The atmosphere had changed from a relaxed, supportive place of work to a feeling that your actions were being monitored the whole time, and any trust between the team members and the managers sitting in the office started to deteriorate. A lady I had known for the past 12 years as quite a happy lady was one day talking to me and said she couldn’t cope with it anymore. The pressure was building, and It felt like a timebomb was ticking; that something would happen soon…

With this added pressure, alongside the psychological strain of the work already, I found myself more and more wound up, drinking more at home, and more prone to flying off the handle. When I got home from work, I felt like I needed some time to wind down, and not just leap into parenting. This could cause tension with my wife who had been home with a toddler all day and was waiting for me to get home to help with the kids. We would end up arguing more.
                After a while, this all eventually led to me having a breakdown. At work.
I ended up shouting “Leave me alone!” at one of the team leaders and then burst into tears.          

The managers didn’t really know what to do with me. I was taken to the break room away from everyone else and simply offered a cup of tea. They eventually let me go home early. 
                I visited the Doctor, who diagnosed me with having had an anxiety attack and signed me off for two weeks. I knew I had to get out of my current job. I didn’t want the extra sick-note extension the doctor offered to me anyway, and so I started to apply for other jobs while I was signed off.

The two weeks had passed, and I returned to work, but something shocking happened: When I returned, I was called into the office and told that I would receive an official warning for my “behaviour”. By this point I had given up caring about the job, and was counting the days, minutes, and seconds till I didn’t have to go again.
                That warning for my behaviour had centred on the shouting “Leave me alone!” at one of the managers, before my breakdown. I knew then for certain that the job not only wasn’t helping my mental health but offered little provisions to assist me as I worked through horrendous case files. Even worse, the added results-driven pressure dehumanised me, forcing me to view and process more disgusting case files in such a short amount of time than any human being should be expected to handle.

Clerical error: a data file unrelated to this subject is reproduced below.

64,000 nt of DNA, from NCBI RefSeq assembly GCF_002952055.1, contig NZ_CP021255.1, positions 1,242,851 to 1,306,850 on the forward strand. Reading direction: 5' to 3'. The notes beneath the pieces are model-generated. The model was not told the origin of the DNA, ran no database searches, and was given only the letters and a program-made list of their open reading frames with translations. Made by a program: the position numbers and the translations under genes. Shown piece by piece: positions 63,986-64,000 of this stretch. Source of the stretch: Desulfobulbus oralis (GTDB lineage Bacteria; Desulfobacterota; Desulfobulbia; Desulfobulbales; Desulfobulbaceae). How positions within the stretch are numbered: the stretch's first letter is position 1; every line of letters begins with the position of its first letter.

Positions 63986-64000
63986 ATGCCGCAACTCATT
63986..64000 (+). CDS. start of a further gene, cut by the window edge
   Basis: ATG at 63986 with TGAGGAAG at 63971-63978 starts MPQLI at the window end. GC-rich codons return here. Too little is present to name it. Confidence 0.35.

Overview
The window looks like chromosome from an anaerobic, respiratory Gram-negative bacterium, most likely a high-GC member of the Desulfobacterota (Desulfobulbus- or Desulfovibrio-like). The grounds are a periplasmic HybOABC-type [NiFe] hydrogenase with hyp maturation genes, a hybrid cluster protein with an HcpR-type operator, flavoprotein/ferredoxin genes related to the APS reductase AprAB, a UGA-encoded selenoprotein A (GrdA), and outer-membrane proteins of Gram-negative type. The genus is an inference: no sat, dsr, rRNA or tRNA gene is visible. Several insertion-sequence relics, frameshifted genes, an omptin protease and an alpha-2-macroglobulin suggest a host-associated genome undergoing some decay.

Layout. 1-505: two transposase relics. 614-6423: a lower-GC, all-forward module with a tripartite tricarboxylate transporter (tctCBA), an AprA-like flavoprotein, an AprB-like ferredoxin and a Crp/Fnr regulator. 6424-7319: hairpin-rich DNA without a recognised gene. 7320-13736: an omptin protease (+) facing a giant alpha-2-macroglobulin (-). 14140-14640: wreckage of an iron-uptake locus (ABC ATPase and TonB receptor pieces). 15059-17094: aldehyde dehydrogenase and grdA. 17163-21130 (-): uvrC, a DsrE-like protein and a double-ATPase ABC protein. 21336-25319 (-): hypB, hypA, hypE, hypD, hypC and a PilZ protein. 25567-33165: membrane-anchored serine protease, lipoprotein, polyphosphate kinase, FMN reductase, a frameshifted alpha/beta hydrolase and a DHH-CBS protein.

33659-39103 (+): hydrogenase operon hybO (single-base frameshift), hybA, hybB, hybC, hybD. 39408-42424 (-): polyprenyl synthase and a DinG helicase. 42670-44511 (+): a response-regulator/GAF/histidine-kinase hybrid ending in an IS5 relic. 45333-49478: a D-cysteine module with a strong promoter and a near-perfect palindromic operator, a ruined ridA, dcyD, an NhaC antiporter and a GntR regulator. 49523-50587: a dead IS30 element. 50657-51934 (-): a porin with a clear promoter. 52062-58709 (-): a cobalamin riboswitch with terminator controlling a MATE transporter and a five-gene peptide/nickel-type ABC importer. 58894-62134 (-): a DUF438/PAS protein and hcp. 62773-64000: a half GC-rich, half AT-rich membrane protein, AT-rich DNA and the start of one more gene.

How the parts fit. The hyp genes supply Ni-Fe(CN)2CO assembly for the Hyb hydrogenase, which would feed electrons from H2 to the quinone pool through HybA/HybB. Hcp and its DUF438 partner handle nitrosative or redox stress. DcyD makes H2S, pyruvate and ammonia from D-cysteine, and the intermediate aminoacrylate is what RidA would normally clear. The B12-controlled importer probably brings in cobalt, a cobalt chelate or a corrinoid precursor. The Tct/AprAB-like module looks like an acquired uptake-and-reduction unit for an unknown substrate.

Needless to say, I left the job shortly after and started a new job working in a milk laboratory based north of Wolverhampton. This role did involve working with cow- and goat-milk samples, which could have turned sour and curdled and sometimes had cow poo in them, which some of the staff would complain about…
                I thought: “At least its not frozen body parts or vomit”.
                We did have to work hard, which I didn’t mind because it made the day go quicker. My shift pattern meant I had to work weekends, so after a year I applied for another job at the NHS. This ended up being a very short period of around three months working in an NHS blood lab. Just after starting I was contacted by a recruitment agency; they had secured for me an interview and so shortly afterwards I moved to my current job as European Technical support for a US based company.
                I really enjoy the variety of my current role; unloading vans with the forklift; answering customer enquiries; logging on to customers machines remotely to investigate problems; calibrating machines; and supporting the engineers in the field.

It's important to remember that the forensic job was itself bad enough – but someone has to do it.
                Looking back, what made it unmanageable – the thing that led to an anxiety attack – was the sociopathic attitude of those in charge putting undue added pressure on people. We had no access to therapy, or debriefing sessions, no access to a psychologist who could assess our mental state and help us to manage our emotions, but instead were faced only with results-driven, negative incentives.
                I can still see all the images of the things I saw during my time there, in my head, but I have found that cutting down on alcohol, exercising more and not looking at horrific photos of victims of violent crime have helped me to get better over the last few years.


Peter Horton is 41, lives in Stourbridge with his wife, 5 children, dog, 3 ducks and a hen called “Bad Egg”.  

He likes cooking,  and following his children round, tiding up after them - or at least that what his children must think.  His actual hobbies include walking, camping and playing the guitar.